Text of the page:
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Constant Maturity Treasury Index (CMT Index)
The constant maturity treasury index is an estimate of the one-year yield of the most recently sold treasury securities, such as bonds. The rate of this yield is interpolated based on the closing-market bid yields on treasury security auctions in over-the-counter markets.
Importantly, some variable rate mortgages and loans are tied to the rate of the constant maturity index. For some borrowers with variable rate loans, knowing the current CMT is a good indication of the way their rates may change.
- Constant maturity treasury index (CMT index) is an estimate of the yield rate of treasury securities based on the closing bid for over-the-counter traded securities.
- This rate serves as a method of indexing adjustable rate mortgages.
- When tied to the CMT treasury index, an adjustable rate mortgage’s interest rate will fluctuate as the CMT index does.
What are constant maturity treasury indexes?
Constant maturity refers to a Treasury security’s theoretical worth, which is based on recently auctioned Treasury security values. The value is calculated on a daily basis by the US Treasury using interpolation — a method of estimation used in finance — of the Treasury yield curve, which is based on closing bid-yields of actively traded Treasury securities.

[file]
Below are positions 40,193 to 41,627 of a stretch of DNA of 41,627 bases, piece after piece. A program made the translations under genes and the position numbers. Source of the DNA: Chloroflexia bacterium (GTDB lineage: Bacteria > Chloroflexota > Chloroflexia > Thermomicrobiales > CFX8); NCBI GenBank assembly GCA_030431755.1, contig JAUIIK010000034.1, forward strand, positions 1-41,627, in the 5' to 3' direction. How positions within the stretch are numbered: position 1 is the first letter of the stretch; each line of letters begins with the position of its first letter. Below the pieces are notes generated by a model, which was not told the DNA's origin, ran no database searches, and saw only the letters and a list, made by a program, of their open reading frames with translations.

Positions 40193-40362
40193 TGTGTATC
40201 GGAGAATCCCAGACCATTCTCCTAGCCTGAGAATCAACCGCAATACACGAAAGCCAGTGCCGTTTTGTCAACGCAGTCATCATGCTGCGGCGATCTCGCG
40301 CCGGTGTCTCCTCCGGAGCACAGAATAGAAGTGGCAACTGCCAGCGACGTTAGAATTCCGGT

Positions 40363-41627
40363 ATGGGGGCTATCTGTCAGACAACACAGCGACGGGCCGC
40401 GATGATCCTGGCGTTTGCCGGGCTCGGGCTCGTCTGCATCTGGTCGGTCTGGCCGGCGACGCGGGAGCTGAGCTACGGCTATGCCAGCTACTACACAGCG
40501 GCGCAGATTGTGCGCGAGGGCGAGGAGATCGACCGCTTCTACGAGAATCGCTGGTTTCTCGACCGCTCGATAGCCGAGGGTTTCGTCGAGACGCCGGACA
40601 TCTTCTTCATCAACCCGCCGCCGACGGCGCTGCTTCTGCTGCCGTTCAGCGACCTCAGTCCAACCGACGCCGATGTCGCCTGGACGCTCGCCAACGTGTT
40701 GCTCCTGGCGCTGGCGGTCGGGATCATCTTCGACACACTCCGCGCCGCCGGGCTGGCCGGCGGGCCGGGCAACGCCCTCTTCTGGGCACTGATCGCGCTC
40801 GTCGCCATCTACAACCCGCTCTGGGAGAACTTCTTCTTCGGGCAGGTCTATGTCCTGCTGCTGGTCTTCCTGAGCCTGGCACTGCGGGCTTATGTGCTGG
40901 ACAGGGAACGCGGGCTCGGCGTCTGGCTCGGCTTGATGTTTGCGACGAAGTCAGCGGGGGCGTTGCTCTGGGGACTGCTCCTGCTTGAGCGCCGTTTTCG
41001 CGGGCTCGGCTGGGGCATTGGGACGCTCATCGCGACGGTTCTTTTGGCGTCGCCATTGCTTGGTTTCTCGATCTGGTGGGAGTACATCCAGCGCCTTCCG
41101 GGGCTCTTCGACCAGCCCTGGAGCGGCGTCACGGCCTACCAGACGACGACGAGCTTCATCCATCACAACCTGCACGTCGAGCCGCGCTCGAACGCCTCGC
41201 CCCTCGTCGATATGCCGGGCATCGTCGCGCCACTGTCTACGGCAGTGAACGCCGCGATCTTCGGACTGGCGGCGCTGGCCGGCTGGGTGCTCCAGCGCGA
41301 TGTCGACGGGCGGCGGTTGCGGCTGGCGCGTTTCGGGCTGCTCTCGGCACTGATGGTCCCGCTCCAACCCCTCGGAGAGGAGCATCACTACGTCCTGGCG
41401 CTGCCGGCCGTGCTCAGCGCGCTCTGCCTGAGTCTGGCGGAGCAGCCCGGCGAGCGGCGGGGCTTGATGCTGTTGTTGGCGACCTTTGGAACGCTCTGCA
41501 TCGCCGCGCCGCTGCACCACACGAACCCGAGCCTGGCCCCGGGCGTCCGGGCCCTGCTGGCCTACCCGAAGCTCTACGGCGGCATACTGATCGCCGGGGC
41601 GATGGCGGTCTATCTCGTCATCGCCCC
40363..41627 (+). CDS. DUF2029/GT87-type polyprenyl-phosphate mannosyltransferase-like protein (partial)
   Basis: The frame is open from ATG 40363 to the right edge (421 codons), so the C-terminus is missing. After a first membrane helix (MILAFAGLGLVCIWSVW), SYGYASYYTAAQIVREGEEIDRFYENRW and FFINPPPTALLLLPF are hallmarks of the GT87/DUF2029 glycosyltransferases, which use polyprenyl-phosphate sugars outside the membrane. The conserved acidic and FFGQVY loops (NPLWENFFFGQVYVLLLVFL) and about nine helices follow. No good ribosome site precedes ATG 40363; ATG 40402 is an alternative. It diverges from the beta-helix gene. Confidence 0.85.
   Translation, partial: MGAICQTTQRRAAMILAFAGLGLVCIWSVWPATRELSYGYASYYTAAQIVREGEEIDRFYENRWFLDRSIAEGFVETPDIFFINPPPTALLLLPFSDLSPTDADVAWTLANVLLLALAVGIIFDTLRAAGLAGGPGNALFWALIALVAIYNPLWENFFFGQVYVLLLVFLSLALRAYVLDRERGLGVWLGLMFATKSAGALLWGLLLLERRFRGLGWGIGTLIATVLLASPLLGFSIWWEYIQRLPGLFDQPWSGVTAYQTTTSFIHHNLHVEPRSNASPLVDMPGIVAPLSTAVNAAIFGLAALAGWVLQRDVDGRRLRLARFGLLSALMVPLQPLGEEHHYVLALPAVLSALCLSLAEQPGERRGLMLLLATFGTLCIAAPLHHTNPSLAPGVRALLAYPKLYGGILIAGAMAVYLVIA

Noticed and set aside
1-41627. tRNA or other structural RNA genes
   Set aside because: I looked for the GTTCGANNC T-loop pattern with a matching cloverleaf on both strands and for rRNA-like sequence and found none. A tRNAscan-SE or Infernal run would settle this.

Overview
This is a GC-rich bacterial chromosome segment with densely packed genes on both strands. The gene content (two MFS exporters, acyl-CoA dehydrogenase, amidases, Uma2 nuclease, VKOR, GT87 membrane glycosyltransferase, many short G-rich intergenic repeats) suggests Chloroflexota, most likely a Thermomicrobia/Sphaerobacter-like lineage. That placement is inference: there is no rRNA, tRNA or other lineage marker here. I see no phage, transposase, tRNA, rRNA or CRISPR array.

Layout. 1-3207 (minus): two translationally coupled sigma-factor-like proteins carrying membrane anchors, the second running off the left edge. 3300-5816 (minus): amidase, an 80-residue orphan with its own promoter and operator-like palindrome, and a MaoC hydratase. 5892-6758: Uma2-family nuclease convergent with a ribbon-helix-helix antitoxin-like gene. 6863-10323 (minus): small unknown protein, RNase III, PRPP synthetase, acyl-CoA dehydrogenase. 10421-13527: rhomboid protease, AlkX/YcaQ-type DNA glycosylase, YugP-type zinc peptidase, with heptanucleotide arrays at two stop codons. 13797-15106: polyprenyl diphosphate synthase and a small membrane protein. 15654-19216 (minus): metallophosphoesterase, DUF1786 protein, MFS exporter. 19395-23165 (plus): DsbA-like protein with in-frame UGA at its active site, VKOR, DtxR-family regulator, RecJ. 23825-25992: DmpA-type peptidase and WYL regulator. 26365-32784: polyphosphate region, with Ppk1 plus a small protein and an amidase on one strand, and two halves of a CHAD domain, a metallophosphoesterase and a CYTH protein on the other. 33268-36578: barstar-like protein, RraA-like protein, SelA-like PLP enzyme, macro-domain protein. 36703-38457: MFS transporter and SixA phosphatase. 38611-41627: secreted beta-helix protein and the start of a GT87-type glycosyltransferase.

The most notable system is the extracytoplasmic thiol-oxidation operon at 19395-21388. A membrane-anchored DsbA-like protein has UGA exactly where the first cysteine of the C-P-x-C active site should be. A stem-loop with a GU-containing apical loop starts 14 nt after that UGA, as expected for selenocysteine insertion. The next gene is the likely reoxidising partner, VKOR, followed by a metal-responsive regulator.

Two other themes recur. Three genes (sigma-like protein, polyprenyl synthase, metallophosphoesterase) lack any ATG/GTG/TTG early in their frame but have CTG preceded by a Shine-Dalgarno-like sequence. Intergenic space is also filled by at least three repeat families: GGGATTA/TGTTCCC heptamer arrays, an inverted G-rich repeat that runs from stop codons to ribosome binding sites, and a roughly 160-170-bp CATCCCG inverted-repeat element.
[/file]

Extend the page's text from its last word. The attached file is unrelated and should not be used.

Indexes like the CMT index are a useful way for investors to track the value of their assets and gain insights into the direction of the economy. They are also useful for mortgage lenders to use as a consistent benchmark for adjustable rate mortgages.
How are CMT indexes used?
CMT indexes are used as a way to manage the rates of adjustable rate mortgages. Adjustable rate mortgages have variable interest rates. As opposed to fixed-rate mortgages, which maintain the same interest rate throughout the term of the loan, an adjustable rate may fluctuate depending on factors determined by the lender.
- Find out more about reverse mortgage interest rates here.
One way the rate may fluctuate is because it is indexed to a CMT. The CMT rate can vary depending on the value produced by the auction of Treasury securities. The higher the rate of the current CMT index goes, the higher the rate on loans whose interest rates are tied to the CMT rate go.
If you’re considering a mortgage or reverse mortgage loan, it’s important to speak with a professional who can help walk you through the process, reverse mortgage costs, and determine which method of financing is right for your particular case. A GoodLife Reverse Mortgage Specialist will be happy to help you understand your options.
You can also read through reverse mortgage pros and cons on our helpful blog page.
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